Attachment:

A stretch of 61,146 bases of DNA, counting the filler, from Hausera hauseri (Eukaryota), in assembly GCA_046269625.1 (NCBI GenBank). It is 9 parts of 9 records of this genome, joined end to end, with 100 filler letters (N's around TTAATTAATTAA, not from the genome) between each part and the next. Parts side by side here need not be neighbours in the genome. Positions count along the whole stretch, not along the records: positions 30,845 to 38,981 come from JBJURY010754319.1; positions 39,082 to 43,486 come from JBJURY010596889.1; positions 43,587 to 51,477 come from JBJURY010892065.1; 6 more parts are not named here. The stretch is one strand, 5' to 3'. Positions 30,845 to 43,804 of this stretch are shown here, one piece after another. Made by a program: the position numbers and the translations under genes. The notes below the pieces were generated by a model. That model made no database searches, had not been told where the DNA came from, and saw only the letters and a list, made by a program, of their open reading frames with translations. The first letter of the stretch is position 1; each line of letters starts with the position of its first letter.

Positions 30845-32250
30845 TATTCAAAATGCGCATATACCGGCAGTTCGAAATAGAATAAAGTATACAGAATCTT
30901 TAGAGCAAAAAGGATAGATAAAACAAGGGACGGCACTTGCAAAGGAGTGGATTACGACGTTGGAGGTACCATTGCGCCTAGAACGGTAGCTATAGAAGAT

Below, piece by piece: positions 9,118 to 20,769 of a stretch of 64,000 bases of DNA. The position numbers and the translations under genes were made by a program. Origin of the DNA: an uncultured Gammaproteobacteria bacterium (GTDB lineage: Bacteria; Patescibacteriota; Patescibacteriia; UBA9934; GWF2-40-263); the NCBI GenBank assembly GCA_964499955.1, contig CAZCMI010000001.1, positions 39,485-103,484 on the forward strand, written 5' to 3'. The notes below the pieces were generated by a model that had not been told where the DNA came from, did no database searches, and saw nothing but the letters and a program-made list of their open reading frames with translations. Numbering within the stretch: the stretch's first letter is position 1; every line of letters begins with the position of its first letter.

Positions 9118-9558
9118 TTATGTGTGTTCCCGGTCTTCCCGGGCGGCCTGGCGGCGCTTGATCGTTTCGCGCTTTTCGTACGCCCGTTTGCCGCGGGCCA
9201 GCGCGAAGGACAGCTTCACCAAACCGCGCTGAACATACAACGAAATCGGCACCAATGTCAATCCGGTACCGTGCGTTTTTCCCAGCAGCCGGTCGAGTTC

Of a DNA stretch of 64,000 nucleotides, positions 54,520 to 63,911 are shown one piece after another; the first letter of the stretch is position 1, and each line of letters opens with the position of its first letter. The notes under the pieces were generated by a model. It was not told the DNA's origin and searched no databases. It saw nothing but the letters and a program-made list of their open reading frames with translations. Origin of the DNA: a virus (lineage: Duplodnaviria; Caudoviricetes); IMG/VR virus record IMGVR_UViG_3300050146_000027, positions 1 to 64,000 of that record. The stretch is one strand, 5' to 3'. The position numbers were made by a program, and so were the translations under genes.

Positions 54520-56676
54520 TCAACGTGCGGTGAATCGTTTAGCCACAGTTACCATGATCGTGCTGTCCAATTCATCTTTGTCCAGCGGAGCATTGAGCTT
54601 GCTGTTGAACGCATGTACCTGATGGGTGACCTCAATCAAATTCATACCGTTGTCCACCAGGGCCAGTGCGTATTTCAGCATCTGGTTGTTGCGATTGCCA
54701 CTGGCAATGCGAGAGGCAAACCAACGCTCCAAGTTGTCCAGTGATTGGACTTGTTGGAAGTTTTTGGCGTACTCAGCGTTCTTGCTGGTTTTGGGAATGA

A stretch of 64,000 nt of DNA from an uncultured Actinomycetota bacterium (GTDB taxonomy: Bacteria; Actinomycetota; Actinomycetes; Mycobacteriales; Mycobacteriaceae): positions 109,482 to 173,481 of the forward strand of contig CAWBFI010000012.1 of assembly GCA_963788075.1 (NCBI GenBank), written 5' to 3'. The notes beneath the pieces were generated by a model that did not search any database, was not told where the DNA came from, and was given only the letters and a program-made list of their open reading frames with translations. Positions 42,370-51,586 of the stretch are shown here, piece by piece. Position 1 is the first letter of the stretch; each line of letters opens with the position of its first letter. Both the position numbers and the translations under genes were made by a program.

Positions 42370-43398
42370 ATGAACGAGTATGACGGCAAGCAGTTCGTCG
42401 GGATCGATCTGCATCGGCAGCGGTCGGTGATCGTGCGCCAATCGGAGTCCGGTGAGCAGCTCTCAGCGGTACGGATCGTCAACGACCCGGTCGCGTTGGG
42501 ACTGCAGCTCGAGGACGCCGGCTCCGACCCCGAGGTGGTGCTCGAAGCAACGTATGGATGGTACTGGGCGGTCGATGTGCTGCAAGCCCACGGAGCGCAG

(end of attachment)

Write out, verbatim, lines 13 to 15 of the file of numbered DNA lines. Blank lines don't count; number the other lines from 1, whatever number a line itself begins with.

54701 CTGGCAATGCGAGAGGCAAACCAACGCTCCAAGTTGTCCAGTGATTGGACTTGTTGGAAGTTTTTGGCGTACTCAGCGTTCTTGCTGGTTTTGGGAATGA

A stretch of 64,000 nt of DNA from an uncultured Actinomycetota bacterium (GTDB taxonomy: Bacteria; Actinomycetota; Actinomycetes; Mycobacteriales; Mycobacteriaceae): positions 109,482 to 173,481 of the forward strand of contig CAWBFI010000012.1 of assembly GCA_963788075.1 (NCBI GenBank), written 5' to 3'. The notes beneath the pieces were generated by a model that did not search any database, was not told where the DNA came from, and was given only the letters and a program-made list of their open reading frames with translations. Positions 42,370-51,586 of the stretch are shown here, piece by piece. Position 1 is the first letter of the stretch; each line of letters opens with the position of its first letter. Both the position numbers and the translations under genes were made by a program.

Positions 42370-43398